Why Beauty Matters hosted by Roger Scruton is a wonderful examination of the role beauty has in our lives and meaning. In  his examination, many facets are discussed. I found myself looking at it from a sociological perspective, too, and what is happening in the world of modern art, entertainment, and television programming. How these areas overlap and influence our taste, attitudes, and beliefs. You need an hour to enjoy this video.

The video begins:

At any time between 1750 and 1930 if you asked educated people to describe the aim of poetry, art or music, they would have replied “beauty.”

And if you had asked for the point of that you would have learned that beauty is a value, as important as truth and goodness. Then in the 20th century beauty stopped being important. Art increasingly aimed to disturb and to break moral taboos. It was not beauty but originality however achieved and at whatever moral cost that won the prizes. Not only has art made a cult of ugliness. Architecture too has become soul-less and sterile. And it is not just our physical surroundings that have become ugly. Our language, our music and our manners are increasingly raucous, self-centered and offensive as though beauty and good taste have no real place in our lives. One word is written large on all these ugly things and that word is “Me.” My profits, my desires, my pleasures. And art has nothing to say in response to this except “Yeah, go for it!”

I think we are losing beauty and there is a danger that with it we will lose the meaning of life. I’m Roger Scruton, philosopher and writer. My trade is to ask questions. During the last few years I have been asking questions about beauty. Beauty has been central to our civilisation for over 2000 years. From its beginnings in ancient Greece philosophy has reflected on the place of beauty in art, poetry, music, architecture and everyday life. Philosophers have argued that through the pursuit of beauty we shape the world as a home. We also come to understand our own nature as spiritual beings. But our world has turned its back on beauty and because of that we find ourselves surrounded by ugliness and alienation.

I want to persuade you that beauty matters; that it is not just a subjective thing, but a universal need of human beings. If we ignore this need we find ourselves in a spiritual desert. I want to show you the path out of that desert. It is a path that leads to home…..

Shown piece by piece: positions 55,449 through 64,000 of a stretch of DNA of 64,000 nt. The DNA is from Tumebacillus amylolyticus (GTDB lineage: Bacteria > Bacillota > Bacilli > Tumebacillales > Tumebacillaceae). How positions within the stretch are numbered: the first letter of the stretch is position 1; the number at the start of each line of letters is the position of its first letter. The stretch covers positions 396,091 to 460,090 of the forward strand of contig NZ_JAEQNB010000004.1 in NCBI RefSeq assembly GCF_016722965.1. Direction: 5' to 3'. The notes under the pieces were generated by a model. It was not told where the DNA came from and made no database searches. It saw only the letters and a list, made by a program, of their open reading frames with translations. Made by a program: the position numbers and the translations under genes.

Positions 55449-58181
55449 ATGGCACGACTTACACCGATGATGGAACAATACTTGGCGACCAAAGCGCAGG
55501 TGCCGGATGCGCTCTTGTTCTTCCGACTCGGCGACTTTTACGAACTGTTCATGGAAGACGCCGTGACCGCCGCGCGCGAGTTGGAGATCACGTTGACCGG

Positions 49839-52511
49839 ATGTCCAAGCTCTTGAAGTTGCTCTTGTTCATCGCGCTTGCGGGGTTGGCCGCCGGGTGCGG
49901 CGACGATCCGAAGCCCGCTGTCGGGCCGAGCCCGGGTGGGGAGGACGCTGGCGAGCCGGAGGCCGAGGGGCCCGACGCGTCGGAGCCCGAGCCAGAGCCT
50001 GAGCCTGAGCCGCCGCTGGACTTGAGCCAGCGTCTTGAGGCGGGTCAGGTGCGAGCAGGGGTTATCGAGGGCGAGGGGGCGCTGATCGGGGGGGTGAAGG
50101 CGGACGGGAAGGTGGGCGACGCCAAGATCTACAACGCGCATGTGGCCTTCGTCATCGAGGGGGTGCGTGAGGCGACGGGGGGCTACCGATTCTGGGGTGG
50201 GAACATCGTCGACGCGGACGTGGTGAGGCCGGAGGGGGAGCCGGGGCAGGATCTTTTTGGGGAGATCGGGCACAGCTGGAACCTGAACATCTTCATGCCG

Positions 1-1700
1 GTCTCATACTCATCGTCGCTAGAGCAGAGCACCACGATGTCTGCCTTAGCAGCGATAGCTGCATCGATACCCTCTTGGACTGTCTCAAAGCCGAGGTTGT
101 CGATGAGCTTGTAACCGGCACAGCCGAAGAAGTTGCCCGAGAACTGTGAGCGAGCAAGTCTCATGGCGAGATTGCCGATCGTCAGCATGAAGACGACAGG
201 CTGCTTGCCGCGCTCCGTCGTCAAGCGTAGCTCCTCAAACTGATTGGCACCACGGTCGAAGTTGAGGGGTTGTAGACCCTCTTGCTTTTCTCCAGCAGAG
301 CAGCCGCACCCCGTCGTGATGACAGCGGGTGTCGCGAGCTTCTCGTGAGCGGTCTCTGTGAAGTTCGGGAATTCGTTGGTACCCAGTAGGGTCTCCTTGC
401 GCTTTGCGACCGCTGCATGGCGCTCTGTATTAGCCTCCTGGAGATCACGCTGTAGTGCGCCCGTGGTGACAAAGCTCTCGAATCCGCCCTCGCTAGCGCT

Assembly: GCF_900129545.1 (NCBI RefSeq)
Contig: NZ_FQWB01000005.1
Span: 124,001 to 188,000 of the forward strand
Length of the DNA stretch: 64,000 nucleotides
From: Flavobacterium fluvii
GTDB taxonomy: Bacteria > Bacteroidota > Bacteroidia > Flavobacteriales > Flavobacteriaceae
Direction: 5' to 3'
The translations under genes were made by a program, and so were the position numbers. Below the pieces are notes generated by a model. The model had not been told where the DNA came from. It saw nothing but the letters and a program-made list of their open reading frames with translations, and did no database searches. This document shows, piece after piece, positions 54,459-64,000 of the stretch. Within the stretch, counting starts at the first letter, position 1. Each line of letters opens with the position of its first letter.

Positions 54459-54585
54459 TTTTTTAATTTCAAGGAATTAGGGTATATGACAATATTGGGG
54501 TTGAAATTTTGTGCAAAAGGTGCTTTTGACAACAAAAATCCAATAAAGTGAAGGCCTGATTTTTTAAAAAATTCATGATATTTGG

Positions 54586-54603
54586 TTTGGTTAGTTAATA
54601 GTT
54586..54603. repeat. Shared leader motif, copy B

Why Beauty Matters – Por que a beleza importa from jinacio on Vimeo.

Por Roger Scruton

legenda revisada

Em qualquer tempo, entre 1750 e 1930, se se pedisse a qualquer pessoa educada para descrever o objetivo da poesia, da arte e da música, eles teriam respondido: a beleza.
E se você perguntasse o motivo disto, aprenderia que a beleza é um valor tão importante quanto a verdade e a bondade.
Então, no séc. XX, a beleza deixou de ser importante. A arte, gradativamente, se focou em perturbar e quebrar tabus morais.

Não era beleza, mas originalidade, atingida por quaisquer meios e a qualquer custo moral, que ganhava os prêmios. Não somente a arte fez um culto à feiura, como a arquitetura se tornou
desalmada e estéril. E não foi somente o nosso entorno físico que se tornou feio: nossa linguagem, música e maneiras, estão cada vez mais rudes, auto centradas e ofensivas, como se a beleza e o bom gosto, não tivessem lugar em nossas vidas.

Uma palavra é escrita em letras garrafais em todas estas coisas feias, e a palavra é: EGOISMO.
“Meus lucros”, “meus desejos” “meus prazeres”,

E a arte não tem o que dizer em resposta, apenas: “sim, faça isso”!
Penso que estamos perdendo a beleza e existe o perigo de que, com isso, percamos o sentido da vida.

2 Replies to “Roger Scruton Examines Why Beauty Matters”

  1. Too much of beauty and it is like we’re fooling ourselves, so the modern art movement that defies beauty and the notion of art tries to bring harsh realities to light. And we’ve gobbled it up to the point that society relishes Reality TV shows and dystopian perspectives on our future. Maybe bringing more emphasis to beauty will inspire the idealism in us more again and bring a much needed shift in society.

  2. What is beauty? Why should it matter? According to science and atheism, there is no such thing as spirit or soul. Everything that happens, from actions to thoughts, are the results of chemical reactions – atoms reacting to their environment according to laws of physics. Leading scientists such a Richard Dawkins are telling us life actually has no meaning, it is just random matter. If that is the case, how does one define beauty? What is spiritual or soulful? How can random chemical reactions be trusted to produce any sort of meaning? By which standards are these terms defined? And that is where the large tropical fruit hits the rotating blades – therein lies our problem.

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